Microsoft is asking millions of Web searchers to break their longtime Google search habits and give the software giant's Bing search engine a new try in a catchy "Bing It On Challenge" that is aimed at growing Bing's market share in the search wars.
The "Bing It On" campaign was born out of a recent search study commissioned by Microsoft that looked at user opinions on the search engines they were using and the accuracy of the results they were getting, according to a post by Mike Nichols, chief marketing officer for Bing, on the Bing Search Blog.
"A while ago, we began to notice an interesting trend in our internal testing-for the first time our testing showed that Bing's Web search results were better than Google's," wrote Nichols. "We continued testing our results in several different ways as part of our regular work to improve our quality, and along the way an interesting pattern emerged-Bing was regularly beating Google in Web search results quality."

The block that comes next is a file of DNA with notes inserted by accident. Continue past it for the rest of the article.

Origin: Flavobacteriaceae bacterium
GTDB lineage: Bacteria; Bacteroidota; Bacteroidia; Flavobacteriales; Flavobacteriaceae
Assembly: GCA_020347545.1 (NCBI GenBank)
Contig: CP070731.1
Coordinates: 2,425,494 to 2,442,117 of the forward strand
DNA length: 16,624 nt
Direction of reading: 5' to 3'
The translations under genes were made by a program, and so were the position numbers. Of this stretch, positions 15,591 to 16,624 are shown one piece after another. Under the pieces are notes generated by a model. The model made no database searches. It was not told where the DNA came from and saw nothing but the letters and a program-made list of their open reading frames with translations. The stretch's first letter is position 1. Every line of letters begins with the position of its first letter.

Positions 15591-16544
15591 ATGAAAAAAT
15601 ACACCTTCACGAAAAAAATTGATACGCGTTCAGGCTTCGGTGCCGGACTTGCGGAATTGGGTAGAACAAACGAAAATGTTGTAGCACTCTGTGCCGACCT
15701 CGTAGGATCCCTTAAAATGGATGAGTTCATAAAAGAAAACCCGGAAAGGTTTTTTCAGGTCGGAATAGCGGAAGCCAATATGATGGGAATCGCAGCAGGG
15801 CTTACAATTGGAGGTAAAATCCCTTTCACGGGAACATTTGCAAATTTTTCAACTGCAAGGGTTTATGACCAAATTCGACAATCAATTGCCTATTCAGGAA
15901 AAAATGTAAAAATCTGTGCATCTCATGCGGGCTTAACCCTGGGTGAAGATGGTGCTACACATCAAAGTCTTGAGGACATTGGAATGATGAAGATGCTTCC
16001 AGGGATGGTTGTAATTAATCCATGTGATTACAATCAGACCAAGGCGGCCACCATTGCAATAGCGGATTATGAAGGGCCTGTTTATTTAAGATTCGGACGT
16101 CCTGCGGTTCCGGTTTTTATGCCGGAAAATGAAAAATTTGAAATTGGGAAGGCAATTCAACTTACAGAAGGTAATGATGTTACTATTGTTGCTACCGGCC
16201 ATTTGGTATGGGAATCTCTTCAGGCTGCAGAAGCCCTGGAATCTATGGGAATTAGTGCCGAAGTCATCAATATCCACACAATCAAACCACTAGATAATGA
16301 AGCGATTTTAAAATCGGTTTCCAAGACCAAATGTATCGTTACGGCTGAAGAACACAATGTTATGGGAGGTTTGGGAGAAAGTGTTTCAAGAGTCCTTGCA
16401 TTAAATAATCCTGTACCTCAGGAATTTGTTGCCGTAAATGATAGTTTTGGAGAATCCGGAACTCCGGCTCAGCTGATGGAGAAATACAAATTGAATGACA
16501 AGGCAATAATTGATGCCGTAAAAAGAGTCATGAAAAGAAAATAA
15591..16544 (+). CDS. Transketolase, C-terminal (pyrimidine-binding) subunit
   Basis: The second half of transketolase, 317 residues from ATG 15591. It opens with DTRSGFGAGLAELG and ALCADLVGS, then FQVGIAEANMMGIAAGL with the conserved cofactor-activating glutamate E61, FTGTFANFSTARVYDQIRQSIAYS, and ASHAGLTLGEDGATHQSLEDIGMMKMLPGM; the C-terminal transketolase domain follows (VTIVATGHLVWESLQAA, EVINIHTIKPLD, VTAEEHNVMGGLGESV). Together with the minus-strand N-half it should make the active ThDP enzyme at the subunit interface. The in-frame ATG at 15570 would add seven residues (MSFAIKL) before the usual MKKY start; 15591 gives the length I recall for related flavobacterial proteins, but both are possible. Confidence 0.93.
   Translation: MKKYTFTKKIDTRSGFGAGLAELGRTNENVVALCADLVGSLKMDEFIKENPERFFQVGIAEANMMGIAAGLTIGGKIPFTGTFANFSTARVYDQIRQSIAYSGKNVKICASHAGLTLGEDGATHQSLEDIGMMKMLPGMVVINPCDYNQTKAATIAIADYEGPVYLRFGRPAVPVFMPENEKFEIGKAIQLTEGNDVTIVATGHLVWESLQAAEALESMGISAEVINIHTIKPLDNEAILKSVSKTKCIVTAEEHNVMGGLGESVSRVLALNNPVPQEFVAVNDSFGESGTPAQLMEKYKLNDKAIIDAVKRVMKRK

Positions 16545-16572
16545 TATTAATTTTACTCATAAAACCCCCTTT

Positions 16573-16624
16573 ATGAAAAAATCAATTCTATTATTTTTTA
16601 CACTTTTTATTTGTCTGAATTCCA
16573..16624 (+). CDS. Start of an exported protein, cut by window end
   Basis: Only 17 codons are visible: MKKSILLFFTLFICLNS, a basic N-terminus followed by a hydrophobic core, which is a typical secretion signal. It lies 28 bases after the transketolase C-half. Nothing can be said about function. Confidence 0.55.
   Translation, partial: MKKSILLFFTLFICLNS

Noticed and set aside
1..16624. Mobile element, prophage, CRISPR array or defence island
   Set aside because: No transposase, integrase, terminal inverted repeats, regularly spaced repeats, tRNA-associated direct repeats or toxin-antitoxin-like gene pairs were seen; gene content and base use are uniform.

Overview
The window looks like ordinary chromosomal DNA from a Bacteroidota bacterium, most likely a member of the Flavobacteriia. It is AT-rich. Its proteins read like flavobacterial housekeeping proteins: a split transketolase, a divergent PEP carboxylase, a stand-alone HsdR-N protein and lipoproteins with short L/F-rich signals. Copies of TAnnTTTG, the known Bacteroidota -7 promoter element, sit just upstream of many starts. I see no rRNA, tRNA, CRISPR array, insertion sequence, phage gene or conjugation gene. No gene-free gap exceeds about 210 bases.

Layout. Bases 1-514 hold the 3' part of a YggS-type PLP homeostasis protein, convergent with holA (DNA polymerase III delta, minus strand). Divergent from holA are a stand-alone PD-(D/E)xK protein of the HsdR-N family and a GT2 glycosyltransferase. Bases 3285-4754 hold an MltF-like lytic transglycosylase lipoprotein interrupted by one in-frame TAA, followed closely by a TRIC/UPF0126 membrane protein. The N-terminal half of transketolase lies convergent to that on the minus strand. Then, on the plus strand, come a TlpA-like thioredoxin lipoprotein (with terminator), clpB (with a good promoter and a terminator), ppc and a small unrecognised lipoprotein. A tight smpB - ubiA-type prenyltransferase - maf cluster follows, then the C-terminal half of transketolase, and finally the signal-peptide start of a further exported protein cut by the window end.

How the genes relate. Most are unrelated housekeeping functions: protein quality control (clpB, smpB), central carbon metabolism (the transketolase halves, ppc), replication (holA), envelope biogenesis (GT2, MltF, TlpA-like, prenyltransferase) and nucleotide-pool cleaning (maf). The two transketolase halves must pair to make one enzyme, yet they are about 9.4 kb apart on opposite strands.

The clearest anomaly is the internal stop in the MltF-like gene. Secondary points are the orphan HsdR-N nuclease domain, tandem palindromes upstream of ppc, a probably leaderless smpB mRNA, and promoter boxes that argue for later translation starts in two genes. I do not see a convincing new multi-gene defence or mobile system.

Those early findings inspired Microsoft to dive deeper to find out what it meant.
"So, we asked an independent research company to do a statistically significant similar challenge test and our findings were confirmed-people preferred Bing Web search results nearly 2:1 over Google in blind comparison tests," wrote Nichols. "Since relevancy of search results is the No. 1 driver of search engine preference, the time is right for a wake-up call for searchers-better Web search results are available at Bing.com."
With that, Microsoft is unveiling the "Bing It On Challenge," a Web page where users are being encouraged to see for themselves how their Web searches are being conducted side-by-side by Bing and Google. The key is that both visible searches are not identified with their Bing or Google logos. Once at the Website, users enter a search term and are asked to judge which of the two search screens gives them the best search results. After five "rounds" of side-by-side, nonscientific, blind search comparisons, the site tells you which search engine you found most useful-Bing or Google.
So what's the point of this blind "taste test?"
"Our mission is to show people it's time to break the 'Google habit' and that Bing has reached a quality level that will make it easy to switch," wrote Nichols.